Successful HR and Payroll Interviewing Starts with Preparation
If you get called into an HR/payroll interview, there are a lot of things you cannot control, from your own experience to the biases of those interviewing you. There are things you can control, however – here are a few tips to get yourself a leg up on the next HR/payroll position you pursue. Prepare, prepare, and then prepare some more.
Getting an interview for an HR/payroll position is great – but it is only an opportunity, not validation. Just because you’re called in does not mean that they are lucky to have you take time out of your busy schedule to meet with them. It means they are prepared to hear your sales pitch. And no good sales pitch ignores what the buyer needs and wants – so you need to do some research.
Go through the company’s website, conduct a Google search for recent news; find connections that can give you insight into the company culture and even the hiring department if possible. Demonstrating knowledge of the company shows drive and passion – people want to work with “go getters.”
Preparation includes bringing well-thought questions to the table. Don’t ask things that you can or should have found online (i.e. where are all of your locations, how many people work here, etc.) Prepare questions that are looking for clarity and highlight that you did your homework. “I see you recently launched X service – how is that going, is this a service you see as a key strategic initiative for your origination?” Other questions should give you a clearer picture of what it would be like to work for this organization and be ready with answers as to why you would be an ideal cultural and skillset fit.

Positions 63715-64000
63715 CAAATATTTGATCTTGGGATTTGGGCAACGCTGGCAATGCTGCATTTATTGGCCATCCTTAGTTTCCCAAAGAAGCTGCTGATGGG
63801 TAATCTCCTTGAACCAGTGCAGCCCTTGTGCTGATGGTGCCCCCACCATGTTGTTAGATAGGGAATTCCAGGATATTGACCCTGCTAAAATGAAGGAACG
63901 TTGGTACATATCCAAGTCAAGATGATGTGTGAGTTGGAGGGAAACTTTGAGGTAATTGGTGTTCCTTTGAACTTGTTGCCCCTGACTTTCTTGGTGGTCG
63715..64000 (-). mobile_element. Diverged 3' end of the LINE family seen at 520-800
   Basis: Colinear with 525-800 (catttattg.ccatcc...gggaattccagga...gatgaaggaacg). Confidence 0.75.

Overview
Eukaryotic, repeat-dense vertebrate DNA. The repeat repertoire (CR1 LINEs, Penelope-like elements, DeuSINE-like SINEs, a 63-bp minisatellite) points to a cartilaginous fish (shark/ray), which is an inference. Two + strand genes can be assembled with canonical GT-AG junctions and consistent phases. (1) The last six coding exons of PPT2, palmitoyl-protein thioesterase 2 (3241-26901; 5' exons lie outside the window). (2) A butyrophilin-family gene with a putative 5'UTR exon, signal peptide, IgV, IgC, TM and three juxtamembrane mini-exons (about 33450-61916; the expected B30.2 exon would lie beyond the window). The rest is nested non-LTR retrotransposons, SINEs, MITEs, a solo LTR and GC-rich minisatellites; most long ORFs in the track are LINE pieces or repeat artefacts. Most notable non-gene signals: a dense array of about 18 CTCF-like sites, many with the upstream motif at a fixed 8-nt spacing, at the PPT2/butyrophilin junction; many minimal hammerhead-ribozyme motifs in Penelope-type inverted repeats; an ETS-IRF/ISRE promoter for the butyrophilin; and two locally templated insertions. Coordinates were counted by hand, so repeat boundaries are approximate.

Finally, preparation includes having copies of your resume and any other materials you would like to share printed and ready to give to the interviewee. Yes, they’ve already seen your resume, but having it on-hand reveals preparation.
Show up to your interview early, well-fed, and dressed appropriately. As part of your preparation you will spend time on their website and social media channels. These should help inform your dress choice. If you are not sure how to dress, overdress. And why should you eat? You don’t know how long you’ll be at the interview and a hungry mind is typically not a sharp one.
Prepare for follow-up
One of the most frustrating parts of the HR or payroll job search and interviewing is the waiting. Try to mitigate this by asking about the timeline and decision-making process. Ask how you can follow-up to get updates and leave with the attitude that you will be hearing back soon. Send thank-you note as even today interviewers say that a well-written, personalized response that reiterates why you’re the best candidate for the position does indeed give a candidate an edge.
By controlling what you can control, you will not only be a prepared candidate, but you will be able to assess if the role is one that is the right fit for you.